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I know the are well, and let's just call it Walkable. For comparison, I moved from the suburbs of Houston (14 walking score) to the Montrose area (94) for the same reasons why I live visiting Manhattan - not having to drive most of the time.

Chao's comment is right on. Living in your own pocket is great, but driving to the article's house still takes 20-25 minutes since it's all interior roads.


I checked out both repos but still...not sure what this does. Is there an example of what's supposed to happen when you run these scripts on an example project?

I believe the idea is as follows.

1. Suppose you have contributed to projects A, B, C, D, and E.

2. When someone looks at your profile, they see A, B, C, D, and E listed in a vertical list, apparently sorted by how many contributions you have made to each.

3. You decide that you want the world to know you disavow your contributions to one of these, say, B.

4. You fork the project disavow/above-repository.

5. You make a branch, make some commits, and push them, and then make a pull request. Apparently disavow/above-repository will accept your pull request.

6. disavow/above-repository then appears in your contributions list.

7. Keep making commits to move disavow/above-repository up the list until it is between B (the project you wish to disavow) and C.

8. Now when people look at your contributions list, they see:

I'm not sure what you are supposed to do if you want to disavow a second repository. Maybe they need to make a disavow/below-repository project too.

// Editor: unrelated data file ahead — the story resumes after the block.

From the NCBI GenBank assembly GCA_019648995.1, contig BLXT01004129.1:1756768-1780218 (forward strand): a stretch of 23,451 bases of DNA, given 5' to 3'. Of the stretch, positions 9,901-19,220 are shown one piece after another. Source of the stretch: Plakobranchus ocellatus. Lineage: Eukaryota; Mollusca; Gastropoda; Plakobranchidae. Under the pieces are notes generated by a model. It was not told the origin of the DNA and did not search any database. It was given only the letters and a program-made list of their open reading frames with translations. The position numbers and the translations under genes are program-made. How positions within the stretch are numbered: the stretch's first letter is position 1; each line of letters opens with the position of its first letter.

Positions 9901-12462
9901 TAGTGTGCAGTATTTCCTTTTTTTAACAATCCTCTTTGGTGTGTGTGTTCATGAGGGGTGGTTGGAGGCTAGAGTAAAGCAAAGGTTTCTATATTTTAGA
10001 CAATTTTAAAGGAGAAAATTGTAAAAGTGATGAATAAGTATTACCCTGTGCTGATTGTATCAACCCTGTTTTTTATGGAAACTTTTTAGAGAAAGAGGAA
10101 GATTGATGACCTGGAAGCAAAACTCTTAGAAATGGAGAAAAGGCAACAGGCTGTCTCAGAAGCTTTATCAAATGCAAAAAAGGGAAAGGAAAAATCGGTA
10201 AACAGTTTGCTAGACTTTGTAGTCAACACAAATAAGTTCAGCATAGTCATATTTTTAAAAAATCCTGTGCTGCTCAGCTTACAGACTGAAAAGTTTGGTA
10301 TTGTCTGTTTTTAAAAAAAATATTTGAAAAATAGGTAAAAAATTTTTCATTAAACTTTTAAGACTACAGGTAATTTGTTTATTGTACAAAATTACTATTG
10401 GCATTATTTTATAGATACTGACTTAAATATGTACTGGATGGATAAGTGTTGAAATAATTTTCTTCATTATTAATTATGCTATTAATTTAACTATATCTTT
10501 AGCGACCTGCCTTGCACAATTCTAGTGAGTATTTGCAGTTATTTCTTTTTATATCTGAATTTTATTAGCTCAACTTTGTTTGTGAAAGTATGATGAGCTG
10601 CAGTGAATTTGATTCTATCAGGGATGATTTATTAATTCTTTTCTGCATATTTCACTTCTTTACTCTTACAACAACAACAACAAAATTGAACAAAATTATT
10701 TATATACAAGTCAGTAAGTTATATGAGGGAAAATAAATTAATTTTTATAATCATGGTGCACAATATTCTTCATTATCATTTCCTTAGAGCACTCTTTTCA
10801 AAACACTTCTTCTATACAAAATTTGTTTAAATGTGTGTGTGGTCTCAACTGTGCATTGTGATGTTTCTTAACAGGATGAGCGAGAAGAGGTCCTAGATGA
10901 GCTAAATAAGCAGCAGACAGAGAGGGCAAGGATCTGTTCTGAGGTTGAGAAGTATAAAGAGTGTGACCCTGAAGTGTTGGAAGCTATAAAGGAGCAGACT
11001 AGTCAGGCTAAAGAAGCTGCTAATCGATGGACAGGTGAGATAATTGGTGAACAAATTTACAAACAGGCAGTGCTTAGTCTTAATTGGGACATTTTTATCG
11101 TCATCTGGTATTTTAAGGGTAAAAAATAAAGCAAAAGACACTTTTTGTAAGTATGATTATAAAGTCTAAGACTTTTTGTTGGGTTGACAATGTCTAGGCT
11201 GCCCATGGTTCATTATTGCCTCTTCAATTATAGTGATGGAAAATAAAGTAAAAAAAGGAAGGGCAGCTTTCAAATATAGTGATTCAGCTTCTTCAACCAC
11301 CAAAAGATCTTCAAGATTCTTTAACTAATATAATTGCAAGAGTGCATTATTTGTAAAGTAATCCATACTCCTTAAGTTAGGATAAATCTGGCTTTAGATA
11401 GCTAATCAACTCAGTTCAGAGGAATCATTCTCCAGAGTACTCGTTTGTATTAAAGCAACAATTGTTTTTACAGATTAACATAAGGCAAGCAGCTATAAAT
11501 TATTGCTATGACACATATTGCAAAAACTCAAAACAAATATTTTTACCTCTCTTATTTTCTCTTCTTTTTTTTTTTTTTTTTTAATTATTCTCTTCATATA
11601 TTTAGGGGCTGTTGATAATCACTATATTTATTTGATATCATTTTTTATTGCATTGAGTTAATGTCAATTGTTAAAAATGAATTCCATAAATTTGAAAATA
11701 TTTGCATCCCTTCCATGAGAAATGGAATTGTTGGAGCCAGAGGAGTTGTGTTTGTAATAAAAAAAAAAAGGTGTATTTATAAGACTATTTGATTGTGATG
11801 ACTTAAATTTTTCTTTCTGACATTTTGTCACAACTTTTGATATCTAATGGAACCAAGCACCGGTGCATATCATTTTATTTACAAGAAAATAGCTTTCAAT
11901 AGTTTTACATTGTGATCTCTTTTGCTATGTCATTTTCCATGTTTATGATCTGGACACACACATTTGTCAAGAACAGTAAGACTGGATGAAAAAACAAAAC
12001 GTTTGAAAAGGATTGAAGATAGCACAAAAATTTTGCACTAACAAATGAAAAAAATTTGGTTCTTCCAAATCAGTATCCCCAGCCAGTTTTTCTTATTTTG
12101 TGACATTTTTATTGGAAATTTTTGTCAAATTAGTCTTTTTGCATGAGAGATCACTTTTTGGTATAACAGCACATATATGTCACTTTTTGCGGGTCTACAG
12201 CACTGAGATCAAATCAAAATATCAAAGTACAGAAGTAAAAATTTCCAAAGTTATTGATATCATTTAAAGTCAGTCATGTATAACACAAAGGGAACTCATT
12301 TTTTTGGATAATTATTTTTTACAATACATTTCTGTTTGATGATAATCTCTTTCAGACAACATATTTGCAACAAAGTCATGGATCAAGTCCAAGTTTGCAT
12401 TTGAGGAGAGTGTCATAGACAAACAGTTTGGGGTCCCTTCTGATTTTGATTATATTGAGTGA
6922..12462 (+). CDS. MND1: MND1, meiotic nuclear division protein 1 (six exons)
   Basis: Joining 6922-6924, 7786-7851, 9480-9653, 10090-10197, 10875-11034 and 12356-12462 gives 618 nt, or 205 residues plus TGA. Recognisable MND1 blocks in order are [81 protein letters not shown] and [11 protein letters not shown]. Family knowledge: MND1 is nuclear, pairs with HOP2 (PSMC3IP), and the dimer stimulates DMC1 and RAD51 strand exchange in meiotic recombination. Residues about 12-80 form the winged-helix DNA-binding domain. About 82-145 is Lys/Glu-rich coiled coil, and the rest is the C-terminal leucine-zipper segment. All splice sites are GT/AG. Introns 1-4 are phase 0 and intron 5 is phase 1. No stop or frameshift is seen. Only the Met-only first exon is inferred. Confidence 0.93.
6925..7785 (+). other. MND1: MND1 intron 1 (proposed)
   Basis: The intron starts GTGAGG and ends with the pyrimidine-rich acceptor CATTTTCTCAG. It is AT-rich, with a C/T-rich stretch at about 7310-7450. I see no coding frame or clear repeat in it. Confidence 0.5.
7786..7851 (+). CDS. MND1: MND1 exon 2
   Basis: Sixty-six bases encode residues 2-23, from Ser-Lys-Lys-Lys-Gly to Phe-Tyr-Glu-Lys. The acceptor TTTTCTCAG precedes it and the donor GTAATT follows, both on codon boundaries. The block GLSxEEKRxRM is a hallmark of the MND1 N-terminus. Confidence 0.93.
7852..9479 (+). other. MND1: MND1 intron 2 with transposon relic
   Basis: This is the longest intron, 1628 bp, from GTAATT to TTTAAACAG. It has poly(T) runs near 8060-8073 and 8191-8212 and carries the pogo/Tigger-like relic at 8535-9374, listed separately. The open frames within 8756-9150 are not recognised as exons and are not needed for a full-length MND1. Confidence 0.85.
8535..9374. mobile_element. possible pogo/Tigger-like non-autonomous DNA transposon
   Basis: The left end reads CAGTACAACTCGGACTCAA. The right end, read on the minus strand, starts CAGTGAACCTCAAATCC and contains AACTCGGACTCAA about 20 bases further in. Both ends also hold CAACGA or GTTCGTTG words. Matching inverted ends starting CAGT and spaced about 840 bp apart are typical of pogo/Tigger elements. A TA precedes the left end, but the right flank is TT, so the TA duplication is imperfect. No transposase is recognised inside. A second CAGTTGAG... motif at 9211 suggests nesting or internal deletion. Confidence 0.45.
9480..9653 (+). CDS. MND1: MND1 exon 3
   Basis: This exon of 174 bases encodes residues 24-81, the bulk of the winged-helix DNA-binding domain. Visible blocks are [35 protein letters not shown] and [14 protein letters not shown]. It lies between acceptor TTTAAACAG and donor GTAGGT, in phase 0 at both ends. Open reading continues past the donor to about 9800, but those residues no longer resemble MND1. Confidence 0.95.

The idea of disavowing contributions is an interesting one, although it is probably something best handled by convincing Github to support a mechanism for it. More generally, it could be useful to have a mechanism to explain your relationship to a repository you have contributed to. On a project page, you should be able to view the explanations from all the contributors, and on a person's profile, the list of projects they contributed to could also list their explanation.

https://github.com/disavow/below-repository looks like they have that too

It's true that your best shot for a 15% raise is switching jobs, but there's no way that's sustainable (for a comparable position).

I think each year people should evaluate how they're expertise and duties differ from the previous year.

Many people I know inadvertently become team leads, head up projects, mentor others, or change roles entirely and wait for their old position's performance review to address it.

That's a mistake.

As a manager, I've had the best success with getting better comp for my team when giving a new title + bump around 4 months before review.

That way, the discussion with execs is closer to "what eould we pay for a new hire for this position?" and the upcoming review allows for minor comp tweaking.


I have to stop and comment how I've never heard anyone make this analogy, or put it so well!


My most recent is "React Resolver":

> https://github.com/ericclemmons/react-resolver